As we mentioned before, we did win two impulse-bought lots at the Rock Island internet auction. They were a Walther Model 8, an interesting PP forerunner with an internal hammer and single-action lockwork, and three Eastern European Cold War era guns: a CZ 52 in 7.62 x 25, a CZ 50 (similar to a PP) in .32 ACP, and an East German 9 x 18 Makarov. Here’s what our max bids were:

Screenshot 2015-03-28 09.12.08

The bids on the parts and on the Tower Brown Bess weren’t really serious, apart from the bid on the AR-10 parts, and we half expected to get outbid anyway. (We were). We overbid for the Walther, as we discovered pricing them on GunBroker after bidding.

Here’s the results:

Screenshot 2015-03-29 13.32.09Those prices are net; there’s also a 17.5% buyer’s commission so we actually must pay more. Which we have already done, on the phone to RIA. Now they are waiting for our FFL to get them a copy of his ticket.

We’re looking forward to comparing the Model 8 to a PP, but we don’t actually have a PP on hand, just some PPKs.

The Ostbloc pistols are for having some fun with, shooting. The Cz 52 has a fascinating and unique roller-locked system; the Cz 50 was a standard cop gun for decades in its native land, and, well, we don’t have a Makarov and probably ought to. The Ernst Thälmann Werke made some of the best Makarovs, although we’re partial to non-import-marked Russians, which have slipped through our hands before.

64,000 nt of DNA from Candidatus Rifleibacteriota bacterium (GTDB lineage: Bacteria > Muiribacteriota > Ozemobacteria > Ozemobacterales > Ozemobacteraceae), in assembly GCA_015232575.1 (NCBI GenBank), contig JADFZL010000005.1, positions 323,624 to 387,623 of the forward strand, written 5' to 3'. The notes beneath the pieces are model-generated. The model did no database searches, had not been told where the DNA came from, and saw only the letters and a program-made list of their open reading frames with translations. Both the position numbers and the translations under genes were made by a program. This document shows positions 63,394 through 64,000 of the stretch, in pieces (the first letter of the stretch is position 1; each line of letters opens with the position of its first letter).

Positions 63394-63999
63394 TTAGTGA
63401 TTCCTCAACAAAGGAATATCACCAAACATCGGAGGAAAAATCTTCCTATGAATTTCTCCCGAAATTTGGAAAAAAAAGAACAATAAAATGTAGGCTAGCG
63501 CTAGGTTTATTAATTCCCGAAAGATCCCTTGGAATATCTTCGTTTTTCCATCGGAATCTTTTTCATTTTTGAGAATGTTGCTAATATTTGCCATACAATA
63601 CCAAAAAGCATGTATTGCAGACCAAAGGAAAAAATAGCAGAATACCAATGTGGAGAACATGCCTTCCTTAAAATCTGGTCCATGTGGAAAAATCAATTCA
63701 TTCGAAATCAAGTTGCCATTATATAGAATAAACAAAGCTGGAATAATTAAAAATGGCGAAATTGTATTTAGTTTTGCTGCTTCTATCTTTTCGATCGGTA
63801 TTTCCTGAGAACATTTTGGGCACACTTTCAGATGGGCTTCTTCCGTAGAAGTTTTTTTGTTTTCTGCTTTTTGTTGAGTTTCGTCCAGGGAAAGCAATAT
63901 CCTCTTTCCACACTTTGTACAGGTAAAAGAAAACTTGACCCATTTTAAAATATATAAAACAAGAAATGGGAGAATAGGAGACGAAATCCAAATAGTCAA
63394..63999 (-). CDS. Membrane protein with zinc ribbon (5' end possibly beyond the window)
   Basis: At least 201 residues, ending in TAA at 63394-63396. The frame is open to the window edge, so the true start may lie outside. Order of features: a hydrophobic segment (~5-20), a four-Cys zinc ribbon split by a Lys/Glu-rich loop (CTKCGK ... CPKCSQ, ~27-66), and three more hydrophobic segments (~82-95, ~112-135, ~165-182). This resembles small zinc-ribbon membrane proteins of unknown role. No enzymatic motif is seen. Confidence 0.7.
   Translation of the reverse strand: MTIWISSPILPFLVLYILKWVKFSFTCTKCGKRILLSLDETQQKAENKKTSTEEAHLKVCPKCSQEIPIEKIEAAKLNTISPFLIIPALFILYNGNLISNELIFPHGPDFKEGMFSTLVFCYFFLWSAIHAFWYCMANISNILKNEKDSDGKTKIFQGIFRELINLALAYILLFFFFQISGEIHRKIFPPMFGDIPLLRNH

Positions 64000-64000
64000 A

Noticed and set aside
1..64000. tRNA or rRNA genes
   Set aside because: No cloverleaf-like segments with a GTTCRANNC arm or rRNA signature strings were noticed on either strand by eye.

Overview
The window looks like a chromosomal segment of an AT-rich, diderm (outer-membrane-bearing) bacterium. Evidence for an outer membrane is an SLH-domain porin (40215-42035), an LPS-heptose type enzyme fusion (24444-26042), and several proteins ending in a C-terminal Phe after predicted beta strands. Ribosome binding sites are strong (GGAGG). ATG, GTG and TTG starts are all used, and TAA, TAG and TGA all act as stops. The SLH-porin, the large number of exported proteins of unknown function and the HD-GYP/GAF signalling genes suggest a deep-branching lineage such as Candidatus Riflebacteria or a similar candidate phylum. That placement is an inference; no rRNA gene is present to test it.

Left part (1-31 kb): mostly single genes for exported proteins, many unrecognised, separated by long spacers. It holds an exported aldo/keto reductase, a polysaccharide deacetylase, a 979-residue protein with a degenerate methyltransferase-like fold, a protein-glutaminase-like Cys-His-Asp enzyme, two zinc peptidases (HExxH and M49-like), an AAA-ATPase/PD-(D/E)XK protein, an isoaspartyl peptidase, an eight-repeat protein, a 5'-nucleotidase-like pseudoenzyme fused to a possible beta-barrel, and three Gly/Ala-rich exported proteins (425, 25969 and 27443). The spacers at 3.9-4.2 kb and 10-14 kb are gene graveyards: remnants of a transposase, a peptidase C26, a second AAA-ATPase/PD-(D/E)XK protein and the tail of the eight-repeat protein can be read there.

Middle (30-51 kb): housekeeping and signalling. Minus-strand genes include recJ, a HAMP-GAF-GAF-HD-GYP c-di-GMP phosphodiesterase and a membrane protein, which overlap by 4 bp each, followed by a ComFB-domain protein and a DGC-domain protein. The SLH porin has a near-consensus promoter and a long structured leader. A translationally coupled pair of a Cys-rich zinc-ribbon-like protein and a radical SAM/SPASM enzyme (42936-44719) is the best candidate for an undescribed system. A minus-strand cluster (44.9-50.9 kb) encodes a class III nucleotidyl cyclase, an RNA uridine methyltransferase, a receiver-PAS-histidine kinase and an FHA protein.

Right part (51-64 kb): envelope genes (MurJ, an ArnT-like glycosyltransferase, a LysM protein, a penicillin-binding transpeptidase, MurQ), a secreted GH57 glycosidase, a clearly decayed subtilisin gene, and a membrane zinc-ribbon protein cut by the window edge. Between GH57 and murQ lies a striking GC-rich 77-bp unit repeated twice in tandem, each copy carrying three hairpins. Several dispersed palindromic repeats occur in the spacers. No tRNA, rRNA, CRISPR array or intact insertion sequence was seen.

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About Hognose

Former Special Forces 11B2S, later 18B, weapons man. (Also served in intelligence and operations jobs in SF).

6 thoughts on “We Won at Auction


Had my hands on several of the CZ-52 quite awhile ago. Accuracy was uniformly lousy.

The correct ammo, if you can still find any of it, is head stamp BXN and probably a few others, but that one for sure.

BTW, do not fire that in any other weapon as it’s way too hot (there’s a reason the pistol is roller locking).

And regular Tok ammo works fine too.


Hmm. Locals claim that vz.52s are not inaccurate, just really hard to shoot, perhaps due to atrocious trigger and inadequate sights.


No problems with trigger control. Wasn’t like a 1911, or even some of Ivan’s products, but it wasn’t particularly noted as ‘bad’.

Easily enough, the examples could’ve had had the barrels shot out. I didn’t have them in hand long enough to do a detail strip or anything close to a TI.




The CZ-52 has much in common with the HK P9s. Both are roller locked actions. The HK having a history with the 80’s SEALS since the barrel doesn’t tilt, one can hang a zillion pound suppressor on the muzzle and the gun doesn’t care. The roller locking action is real quiet in suppressed use. There once existed 9mm conversions for the CZ if you get the urge.

the firing pin on the CZ-52 will break if it is dry fired

Harrington sells parts for the 52 and the 70 and has the manual on their website

P9s article


My East German Makarov is a favorite. Much better fit and finish than the Soviet ones, amazing accuracy too. Some guns just make you smile more than others. They are the keepers. This is one of those.